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Internationalization of the accounting curriculum.

The curriculum at a school of business or accounting today bears remarkable similarity to the curriculum of many decades ago. Unfortunately, this curriculum does not prepare the U.S. businessperson for the environment he or she will be facing in the real world.

The accounting curriculum has been driven by domestically minded businesspeople pushing domestically minded faculty to educate domestically minded students. Since these three populations live in a world in which others have up to now readily adapted to the U.S. world ("Everyone speaks English; why should I learn a new language?"), there has been no motivation to change.

The challenge accounting educators face to effect change is based on three important factors they must address:

1. The significant change in the global business environment that accounting must serve--that is, the interrelationship of the world's economies.

2. The noninternational focus of U.S. accounting students, who will have to be educated so they can deal with a changing environment.

3. Inertia--the fact that people in general resist change. Business clients, accountants and educators are no exception.

Essentially, curriculums are reflections of two forces: the complexity of the business environment and employers' desire for new hires who will be productiver immediately. To keep pace with business complexities, courses on specifics, such as computers, were added to accounting curriculums. This move, however, did not provide students with a sense of the breadth of business issues. Indeed, accountants with broad knowledge of business have evolved in spite of the education system, not because of it.

The profession has been urging accounting educators to change their curriculums to meet the needs of public practitioners. However, the issue of internationalizing the accounting curriculum is reawakening the notion that universities should provide a broad-based education, not simply training for a person's first day's work.

Furthermore, there is the practice of making curriculum changes department by department--the traditional approach, which has served in the past but needs reexamination for the future. It may be the current production-oriented system of courses (basic, intermediate and advance accounting) is no longer the one that meets job requirements.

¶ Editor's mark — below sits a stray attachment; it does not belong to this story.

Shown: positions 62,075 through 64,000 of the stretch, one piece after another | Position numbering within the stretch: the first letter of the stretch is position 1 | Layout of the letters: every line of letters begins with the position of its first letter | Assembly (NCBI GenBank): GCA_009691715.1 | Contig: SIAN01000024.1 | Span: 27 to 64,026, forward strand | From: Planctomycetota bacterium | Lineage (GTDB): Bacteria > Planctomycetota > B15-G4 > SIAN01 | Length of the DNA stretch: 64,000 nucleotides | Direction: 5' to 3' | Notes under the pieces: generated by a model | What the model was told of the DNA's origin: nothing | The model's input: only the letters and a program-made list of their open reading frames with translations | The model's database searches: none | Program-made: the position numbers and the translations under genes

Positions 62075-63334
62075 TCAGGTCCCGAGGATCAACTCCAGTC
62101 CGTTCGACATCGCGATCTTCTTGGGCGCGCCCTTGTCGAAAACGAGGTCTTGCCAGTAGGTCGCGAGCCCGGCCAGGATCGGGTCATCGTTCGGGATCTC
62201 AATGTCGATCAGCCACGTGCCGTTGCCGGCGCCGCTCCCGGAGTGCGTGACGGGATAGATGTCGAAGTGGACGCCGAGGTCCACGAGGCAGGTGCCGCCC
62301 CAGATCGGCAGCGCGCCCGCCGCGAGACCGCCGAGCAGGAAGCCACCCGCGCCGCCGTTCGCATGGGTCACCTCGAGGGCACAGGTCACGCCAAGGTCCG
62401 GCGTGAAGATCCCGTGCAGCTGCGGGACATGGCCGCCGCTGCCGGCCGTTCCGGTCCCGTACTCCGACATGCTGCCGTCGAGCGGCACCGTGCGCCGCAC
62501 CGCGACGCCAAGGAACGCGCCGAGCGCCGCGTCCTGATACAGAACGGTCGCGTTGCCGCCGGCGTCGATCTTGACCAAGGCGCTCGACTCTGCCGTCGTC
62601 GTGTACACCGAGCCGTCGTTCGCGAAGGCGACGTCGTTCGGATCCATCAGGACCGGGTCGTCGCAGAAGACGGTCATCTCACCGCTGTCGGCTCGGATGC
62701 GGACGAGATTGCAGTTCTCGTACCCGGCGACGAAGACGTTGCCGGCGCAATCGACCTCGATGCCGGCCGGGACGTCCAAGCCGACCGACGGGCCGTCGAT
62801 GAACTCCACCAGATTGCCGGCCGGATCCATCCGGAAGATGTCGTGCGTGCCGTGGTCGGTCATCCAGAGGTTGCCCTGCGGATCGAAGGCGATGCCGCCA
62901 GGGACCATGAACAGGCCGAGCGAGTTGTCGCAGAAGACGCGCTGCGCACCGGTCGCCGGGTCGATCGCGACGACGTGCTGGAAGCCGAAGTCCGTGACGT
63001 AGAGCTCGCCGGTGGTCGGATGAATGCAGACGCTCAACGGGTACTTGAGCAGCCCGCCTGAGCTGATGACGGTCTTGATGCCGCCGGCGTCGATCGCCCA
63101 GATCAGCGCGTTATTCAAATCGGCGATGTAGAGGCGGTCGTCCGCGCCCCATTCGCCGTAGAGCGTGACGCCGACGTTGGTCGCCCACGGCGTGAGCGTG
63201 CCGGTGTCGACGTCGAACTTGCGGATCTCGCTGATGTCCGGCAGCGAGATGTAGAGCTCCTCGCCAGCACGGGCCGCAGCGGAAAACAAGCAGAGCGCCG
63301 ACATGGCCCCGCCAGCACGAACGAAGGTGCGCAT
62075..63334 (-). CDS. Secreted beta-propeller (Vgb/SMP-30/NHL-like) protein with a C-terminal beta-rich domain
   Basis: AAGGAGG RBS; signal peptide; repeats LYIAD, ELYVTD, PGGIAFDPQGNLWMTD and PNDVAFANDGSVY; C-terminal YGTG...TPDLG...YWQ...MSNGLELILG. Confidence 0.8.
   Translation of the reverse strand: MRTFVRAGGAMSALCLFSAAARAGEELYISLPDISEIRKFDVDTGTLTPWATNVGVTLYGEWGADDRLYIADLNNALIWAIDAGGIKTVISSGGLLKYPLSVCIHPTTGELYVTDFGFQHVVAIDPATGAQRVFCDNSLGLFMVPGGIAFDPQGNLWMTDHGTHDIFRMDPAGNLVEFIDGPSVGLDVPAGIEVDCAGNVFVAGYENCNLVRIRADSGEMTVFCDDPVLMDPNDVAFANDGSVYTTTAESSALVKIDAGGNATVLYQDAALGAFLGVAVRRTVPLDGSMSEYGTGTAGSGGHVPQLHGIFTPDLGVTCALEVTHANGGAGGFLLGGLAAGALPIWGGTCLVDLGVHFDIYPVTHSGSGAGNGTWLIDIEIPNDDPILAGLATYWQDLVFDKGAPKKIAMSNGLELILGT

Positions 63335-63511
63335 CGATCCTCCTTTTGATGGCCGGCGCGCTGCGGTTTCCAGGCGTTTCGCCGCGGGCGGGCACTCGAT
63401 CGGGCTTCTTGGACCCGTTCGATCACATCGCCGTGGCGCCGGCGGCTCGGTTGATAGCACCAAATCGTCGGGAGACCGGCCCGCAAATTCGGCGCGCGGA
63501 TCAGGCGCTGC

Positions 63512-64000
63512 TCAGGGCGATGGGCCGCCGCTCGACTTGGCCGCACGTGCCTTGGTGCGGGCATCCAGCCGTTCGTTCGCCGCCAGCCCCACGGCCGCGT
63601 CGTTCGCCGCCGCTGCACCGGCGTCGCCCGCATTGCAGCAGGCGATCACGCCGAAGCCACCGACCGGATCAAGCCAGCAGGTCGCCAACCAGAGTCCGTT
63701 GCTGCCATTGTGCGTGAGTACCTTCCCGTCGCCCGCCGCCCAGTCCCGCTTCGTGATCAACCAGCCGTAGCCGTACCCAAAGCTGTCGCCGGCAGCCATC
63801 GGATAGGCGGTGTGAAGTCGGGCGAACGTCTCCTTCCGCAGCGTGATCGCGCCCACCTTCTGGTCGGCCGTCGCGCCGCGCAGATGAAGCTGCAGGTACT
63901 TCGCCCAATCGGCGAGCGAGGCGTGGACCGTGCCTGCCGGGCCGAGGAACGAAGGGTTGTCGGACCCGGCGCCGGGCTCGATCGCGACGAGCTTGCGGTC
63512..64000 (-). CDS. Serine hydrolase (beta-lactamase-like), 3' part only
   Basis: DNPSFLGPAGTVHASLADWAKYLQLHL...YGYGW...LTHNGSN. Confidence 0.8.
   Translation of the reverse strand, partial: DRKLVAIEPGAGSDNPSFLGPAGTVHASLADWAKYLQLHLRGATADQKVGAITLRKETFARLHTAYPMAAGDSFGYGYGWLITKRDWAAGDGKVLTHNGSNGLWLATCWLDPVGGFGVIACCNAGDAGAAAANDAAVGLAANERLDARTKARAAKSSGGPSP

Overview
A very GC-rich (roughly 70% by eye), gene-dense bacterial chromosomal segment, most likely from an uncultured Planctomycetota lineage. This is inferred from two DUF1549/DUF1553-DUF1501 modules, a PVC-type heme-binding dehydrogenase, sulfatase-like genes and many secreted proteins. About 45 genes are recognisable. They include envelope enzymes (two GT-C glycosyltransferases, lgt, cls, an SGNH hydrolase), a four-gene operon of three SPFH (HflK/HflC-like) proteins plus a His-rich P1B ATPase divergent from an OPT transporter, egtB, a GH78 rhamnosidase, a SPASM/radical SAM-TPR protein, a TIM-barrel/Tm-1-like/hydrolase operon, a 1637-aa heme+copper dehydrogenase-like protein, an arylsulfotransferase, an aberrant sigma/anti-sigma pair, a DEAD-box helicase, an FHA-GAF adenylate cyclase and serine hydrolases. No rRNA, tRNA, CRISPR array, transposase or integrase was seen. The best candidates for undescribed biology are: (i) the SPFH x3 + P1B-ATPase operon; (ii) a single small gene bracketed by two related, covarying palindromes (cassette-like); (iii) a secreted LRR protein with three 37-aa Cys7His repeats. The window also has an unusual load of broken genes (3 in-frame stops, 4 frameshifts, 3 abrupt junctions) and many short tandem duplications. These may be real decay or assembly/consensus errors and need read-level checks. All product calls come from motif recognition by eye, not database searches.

Thus, we are being forced to change, and we are not good at it. This is true both in American business and in American business schools.

But at least we know change is in the wind. Progress is being made as international courses are introduced across various disciplines. For example, international marketing, international finance and international economics are already standard offerings in many university curriculums. However, they often are electives ignored by students because their programs of study have too many required courses.


Undergraduate or graduate accounting curriculums may be being asked to remedy too many deficiencies at the secondary and even elementary education levels. Even so, graduate business schools are moving quickly to integrate international issues in curriculums, even more so than undergraduate schools. This provides a means by which broad-based liberal arts undergraduates can be brought into the business community in general and into the accounting profession in particular.

Other steps, such as the following, are being taken to incorporate international aspects into college and university curriculums:

* The more internationally minded faculty are changing their courses so international issues flavor classroom discussions. We still have a long way to go before this happens in accounting departments, however.

* The influx of non-Americans into many business school faculties, which certainly adds an international aspect to the classroom, has the potential for instilling an international mind-set into curriculums.

* Preliminary attempts are being made to create a "whole person" (a 21st century Renaissance person?) by blending into the accounting curriculum an awareness of the cultures of people around the world.

Although these measures will help prepare the CPA of tomorrow, more efforts are needed. For example, cross-departmental international case studies, which would help globalize the thinking of faculties as well as students, should be developed with the support of businesses and CPA firms.


This raises a challenge to senior people in CPA firms and to CPAs in industry who will have to work hand in hand with educators in developing curriculums that will produce the broadly educated recruits required for international business.

WALTER O'CONNOR, CPA, PhD, is chairman of the accounting and taxation area at Fordham University, New York City.
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Title Annotation:Accounting Education
Author:O'Connor, Walter
Publication:Journal of Accountancy
Date:Oct 1, 1991
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